Galvis Suspended 50 Games
Major League Baseball announced today that Freddy Galvis, who has impressed the organization and fans with his brilliant defense and on-field smarts, has been suspended 50 games for testing positive for a metabolite of Clostebol, a performance-enhancing substance in violation of MLB’s Joint Drug Prevention and Treatment Program.
The suspension began today, even with Galvis on the disabled list with a pars fracture in his back that likely would have had him sidelined the next 50 games anyway. Nobody could say if Galvis appealed the league’s decision, but MLB would not make the announcement if Galvis was in the middle of an appeal. Either he lost his appeal or he never appealed.
Not surprisingly, Galvis claimed innocence in a statement:
“A trace amount of a banned substance – 80 parts in a trillion – was detected in my urine sample. I am extremely disappointed in what has transpired. I cannot understand how even this tiny particle of a banned substance got into my body. I have not and never would knowingly use anything illegal to enhance my performance. I have always tried to follow the team’s strength and conditioning methods, listen to the trainers, work out hard and eat right. Unfortunately, the rules are the rules and I will be suspended.”
Galvis later said on Twitter: “Sometimes life isn’t fair… But that’s the way it is… You have to keep moving forward and turn the page.”
Galvis was hitting only .226 with 15 doubles, one triple, three home runs, 24 RBIs and a .617 on-base plus slugging percentage in 58 games before he went on the DL on June 6. He doesn’t fit the mold of the typical bulked-up power hitter, but Galvis credited increased strength over the past year or so for his improved performance at the plate.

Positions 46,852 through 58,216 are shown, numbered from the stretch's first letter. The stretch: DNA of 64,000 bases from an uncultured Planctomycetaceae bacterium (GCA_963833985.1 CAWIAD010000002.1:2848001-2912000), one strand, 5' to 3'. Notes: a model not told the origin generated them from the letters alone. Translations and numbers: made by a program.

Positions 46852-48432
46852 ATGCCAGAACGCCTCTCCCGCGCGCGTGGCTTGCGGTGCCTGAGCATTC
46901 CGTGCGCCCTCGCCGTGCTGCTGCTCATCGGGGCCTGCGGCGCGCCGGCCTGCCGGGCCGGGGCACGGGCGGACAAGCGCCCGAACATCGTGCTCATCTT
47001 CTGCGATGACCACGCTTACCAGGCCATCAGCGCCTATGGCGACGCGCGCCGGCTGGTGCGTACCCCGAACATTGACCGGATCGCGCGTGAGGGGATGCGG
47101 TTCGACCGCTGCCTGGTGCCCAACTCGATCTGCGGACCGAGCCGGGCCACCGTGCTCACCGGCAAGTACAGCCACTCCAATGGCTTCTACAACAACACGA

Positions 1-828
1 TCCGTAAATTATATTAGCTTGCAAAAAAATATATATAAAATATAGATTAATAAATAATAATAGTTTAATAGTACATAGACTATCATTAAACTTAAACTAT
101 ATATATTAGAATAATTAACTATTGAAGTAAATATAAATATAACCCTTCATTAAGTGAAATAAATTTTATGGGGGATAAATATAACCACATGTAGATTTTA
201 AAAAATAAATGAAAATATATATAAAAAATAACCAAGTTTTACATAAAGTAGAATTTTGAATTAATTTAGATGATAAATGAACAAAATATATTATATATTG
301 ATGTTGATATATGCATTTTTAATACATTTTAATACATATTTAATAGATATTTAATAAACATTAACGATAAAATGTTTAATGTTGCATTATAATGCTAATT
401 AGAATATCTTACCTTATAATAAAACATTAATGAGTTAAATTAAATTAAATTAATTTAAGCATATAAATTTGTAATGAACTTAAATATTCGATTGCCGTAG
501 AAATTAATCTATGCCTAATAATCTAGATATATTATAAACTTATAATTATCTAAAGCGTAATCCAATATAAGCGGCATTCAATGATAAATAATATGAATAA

Galvis never hit higher than .240 with a .588 OPS in the Minor Leagues before he hit a combined .278 with a .716 OPS with Double-A Reading and Triple-A Lehigh Valley last season.
“It’s disappointing,” Ruben Amaro Jr. said in the Phillies dugout before tonight’s series opener against the Rockies at Citizens Bank Park. “We fully support the program and the decision. At the same time we support the player. We just want him to get healthy and get back onto the field for us. … We believe in the kid. I believe in him. I think he’s still got a great future for us moving forward.”
Asked if he believed Galvis’ claim of innocence by mentioning only 80 parts of the banned substance in a trillion were found in his system, Amaro said, “I don’t know anything about those numbers. It’s kind of foreign to me. As I said, I support the player. I can’t really comment on it because I don’t know much about it.”
Galvis was not available to reporters, but Amaro had. He said Galvis was “disappointed.”
Galvis also added in his statement, “I’d like to apologize to my all my fans, especially here in Philadelphia and back home in Venezuela, to my teammates and to the Phillies organization. I am looking forward to putting this behind me, rehabilitating my back and returning to the Phillies as soon as possible to try to help them win another World Series.”